It is possible to think about ministry in a way that is very different from what is recorded in Jesus’ life and work. Such thoughts can be unintentionally propagated within Christian contexts. Most of us don’t intend to veer from the beautiful simplicity of loving God and other people, but false thinking can easily gain a foothold in anyone’s life.
Over the years I’ve picked up on attitudes or heard conversations that describe ministry something like this:
“If a large enough number of people can see the important Christian stuff I’m doing and deem it worthy, then I will be considered a person in the ministry.
“If I can accomplish a list of tasks in a really Christian way, then I’m doing ministry.”
“If someone gives me a microphone and everyone else has to listen, then I’m doing really well in ministry.”
“If I have a position in a Christian organization or a Christian job title, then I’m in ministry.”
“If I’m participating in any helpful activity inside of a building called a church, I’m doing ministry.”
“If I am in charge of a Christian activity or leading others at a Christian event, whether it’s five or five hundred people, then I’m super valuable in ministry.”
“If I wear a Christian T-shirt, play Christian music, and say enough Christian things, my ordinary job can perhaps be considered ministry.”
It’s great to have a job in a Christian organization. It’s also great to have a job somewhere else. It’s good to do helpful things whether it’s inside a building called a church or not. Acts of service may get you some recognition—or not. It’s fine to be labeled the official leader of something, but it’s also fine to be a leader in your life even if it comes without a label. Sharing the good news of Jesus can be done in front of a crowd or in a quiet place with a friend. It’s just as holy to have dinner with a neighbor and find ways to serve her as it is to lead a Bible study where your church meets, because in both situations God is at work in the lives of people.
Ministry— serving God and people in Jesus’ name— has nothing to do with whether we are recognized. It’s not about whether we participate in more “sacred” than “secular” activities. It’s so much more than whether our vocation carries a title, like pastor. Ministry has more to do with people. Actually, ministry has everything to do with people.
God and the people He created will last forever. Most other things won’t.
I want my “success” in life to be my impact in the lives of people. Not necessarily the number of people, but in the impact God has in others’ lives through me, starting at home, then reaching into my community. I want to constantly be learning how to love God and others well.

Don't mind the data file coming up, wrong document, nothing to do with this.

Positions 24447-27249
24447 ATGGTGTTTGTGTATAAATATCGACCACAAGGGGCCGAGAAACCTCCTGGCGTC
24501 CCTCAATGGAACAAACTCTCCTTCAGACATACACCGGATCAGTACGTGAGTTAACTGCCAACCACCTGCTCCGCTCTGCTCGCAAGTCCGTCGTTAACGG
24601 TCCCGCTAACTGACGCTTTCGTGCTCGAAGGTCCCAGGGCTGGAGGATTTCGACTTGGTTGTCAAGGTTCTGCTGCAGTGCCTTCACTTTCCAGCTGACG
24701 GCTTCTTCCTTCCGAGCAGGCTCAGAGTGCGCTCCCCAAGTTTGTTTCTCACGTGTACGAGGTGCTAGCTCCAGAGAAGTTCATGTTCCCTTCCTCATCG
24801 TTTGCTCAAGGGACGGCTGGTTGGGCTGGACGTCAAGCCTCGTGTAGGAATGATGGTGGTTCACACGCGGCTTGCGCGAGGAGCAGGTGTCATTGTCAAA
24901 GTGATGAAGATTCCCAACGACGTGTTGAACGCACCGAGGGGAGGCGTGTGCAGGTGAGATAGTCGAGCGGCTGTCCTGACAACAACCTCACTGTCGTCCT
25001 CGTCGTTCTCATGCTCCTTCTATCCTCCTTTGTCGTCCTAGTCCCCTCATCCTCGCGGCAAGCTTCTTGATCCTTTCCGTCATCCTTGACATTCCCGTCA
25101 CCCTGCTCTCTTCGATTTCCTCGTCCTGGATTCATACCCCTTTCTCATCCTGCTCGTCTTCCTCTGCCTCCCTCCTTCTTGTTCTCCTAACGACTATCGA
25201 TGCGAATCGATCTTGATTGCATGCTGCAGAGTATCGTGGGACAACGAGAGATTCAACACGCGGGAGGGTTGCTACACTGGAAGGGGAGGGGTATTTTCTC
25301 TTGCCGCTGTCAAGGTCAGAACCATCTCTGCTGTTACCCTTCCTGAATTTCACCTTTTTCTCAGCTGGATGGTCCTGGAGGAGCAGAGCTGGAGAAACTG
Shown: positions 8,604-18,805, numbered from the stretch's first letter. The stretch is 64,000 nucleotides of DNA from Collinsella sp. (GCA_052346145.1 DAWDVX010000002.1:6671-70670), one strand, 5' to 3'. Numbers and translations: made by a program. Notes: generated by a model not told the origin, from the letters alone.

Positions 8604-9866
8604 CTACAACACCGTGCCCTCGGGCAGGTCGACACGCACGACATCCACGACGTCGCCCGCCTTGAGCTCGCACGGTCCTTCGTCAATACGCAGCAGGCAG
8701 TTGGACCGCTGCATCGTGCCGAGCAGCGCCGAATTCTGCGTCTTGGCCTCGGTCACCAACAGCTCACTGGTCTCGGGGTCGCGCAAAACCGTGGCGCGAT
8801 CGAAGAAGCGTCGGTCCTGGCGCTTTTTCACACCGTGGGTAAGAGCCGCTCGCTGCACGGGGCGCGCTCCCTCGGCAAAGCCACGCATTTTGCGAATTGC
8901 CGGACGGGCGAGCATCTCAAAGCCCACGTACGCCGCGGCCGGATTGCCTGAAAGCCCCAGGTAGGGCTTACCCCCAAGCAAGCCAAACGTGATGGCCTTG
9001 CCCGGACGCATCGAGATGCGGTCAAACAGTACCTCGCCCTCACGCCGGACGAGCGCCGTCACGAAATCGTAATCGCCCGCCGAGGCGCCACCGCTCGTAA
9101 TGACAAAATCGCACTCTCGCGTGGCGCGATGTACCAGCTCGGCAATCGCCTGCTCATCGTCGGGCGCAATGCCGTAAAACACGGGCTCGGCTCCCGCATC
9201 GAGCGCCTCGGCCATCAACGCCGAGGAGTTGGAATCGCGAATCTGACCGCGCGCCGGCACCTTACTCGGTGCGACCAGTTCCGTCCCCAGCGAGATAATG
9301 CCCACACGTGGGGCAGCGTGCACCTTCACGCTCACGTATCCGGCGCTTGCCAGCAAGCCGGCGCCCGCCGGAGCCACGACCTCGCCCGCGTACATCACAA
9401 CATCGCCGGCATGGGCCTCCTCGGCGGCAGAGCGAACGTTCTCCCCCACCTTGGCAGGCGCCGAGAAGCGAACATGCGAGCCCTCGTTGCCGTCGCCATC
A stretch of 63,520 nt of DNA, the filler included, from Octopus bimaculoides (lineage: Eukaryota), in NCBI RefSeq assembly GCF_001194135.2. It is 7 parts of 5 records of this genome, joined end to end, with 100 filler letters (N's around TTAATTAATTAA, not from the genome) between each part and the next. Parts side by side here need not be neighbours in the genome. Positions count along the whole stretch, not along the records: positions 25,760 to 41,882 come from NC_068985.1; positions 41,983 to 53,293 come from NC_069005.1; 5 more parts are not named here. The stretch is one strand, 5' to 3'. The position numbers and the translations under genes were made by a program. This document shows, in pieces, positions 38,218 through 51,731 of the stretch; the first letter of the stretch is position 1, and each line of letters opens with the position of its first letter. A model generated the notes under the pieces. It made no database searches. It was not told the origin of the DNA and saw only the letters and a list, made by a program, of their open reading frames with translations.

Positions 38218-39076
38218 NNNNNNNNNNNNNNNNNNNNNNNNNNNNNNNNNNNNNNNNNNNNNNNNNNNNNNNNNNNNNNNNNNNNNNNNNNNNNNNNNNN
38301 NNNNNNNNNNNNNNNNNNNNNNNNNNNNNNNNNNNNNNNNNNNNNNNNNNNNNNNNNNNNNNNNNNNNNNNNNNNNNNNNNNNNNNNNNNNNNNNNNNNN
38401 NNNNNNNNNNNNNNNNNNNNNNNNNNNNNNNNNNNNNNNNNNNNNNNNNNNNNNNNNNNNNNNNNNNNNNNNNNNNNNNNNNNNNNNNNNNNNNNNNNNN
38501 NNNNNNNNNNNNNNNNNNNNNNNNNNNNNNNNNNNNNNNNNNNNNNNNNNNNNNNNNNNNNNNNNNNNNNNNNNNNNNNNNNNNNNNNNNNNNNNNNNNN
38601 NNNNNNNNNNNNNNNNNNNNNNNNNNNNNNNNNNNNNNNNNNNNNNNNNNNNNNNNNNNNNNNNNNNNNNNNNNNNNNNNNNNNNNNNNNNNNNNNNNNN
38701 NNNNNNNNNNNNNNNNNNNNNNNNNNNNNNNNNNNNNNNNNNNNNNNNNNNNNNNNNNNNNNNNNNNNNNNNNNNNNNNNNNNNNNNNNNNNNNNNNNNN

Over the years I’ve noticed a difference between doing for God and resting in God. In my life, doing for God feels like striving to no avail. It’s trying to be good enough for Him and validated by people, usually through doing lots of Christian things and hoping it’s enough. The motivation is fear. The result is something that’s all about me. Then there is resting in God– living life from a place of trust in His unconditional acceptance, forgiveness, and love. When this is my starting point, I am free to stop striving for God and others’ approval. His approval is what I need and I already have it. I am free to love and serve people in the knowledge I am already secure and validated by Him. There’s no need to strive to satisfy a compulsion to earn favor or be considered successful. The motivation for life and service springs from freedom.
When I was a new believer in Christ, I often prayed for God to “give me a ministry.” I tripped over all kinds of people on the way to “ministry.” I was looking to do Christian stuff that felt and looked important. Surely that was what mattered– being considered successful in the Christian culture. But God was showing me ways to be with people. Some of these people were friends who wanted to spend time with me. Some were fellow students in my classes, frustrated with difficult assignments I could have helped with. There were acquaintances who needed listeners or neighbors who needed help in their yards. At my part time job , there were co-workers who wanted to talk while we stocked shelves together. Even people I saw a few times a week in a building labeled “church” needed encouragement and help, just like me. Lots of people in my community believed in Christ and some didn’t. But what they had in common was that each of them was created in God’s image and had needs. Looking back, I’m thankful for the occasions I didn’t miss out on resting in God and serving people.
-I’ll share the second half of this post next week –
Thanks for reading!
©2018Chrissy Winslow – All Rights Reserved
“Teacher, which is the greatest commandment in the Law?”
Jesus replied: “‘Love the Lord your God with all your heart and with all your soul and with all your mind.’ This is the first and greatest commandment. And the second is like it: ‘Love your neighbor as yourself.’ All the Law and the Prophets hang on these two commandments.”
Serving God in the Ordinary, Ken Barnes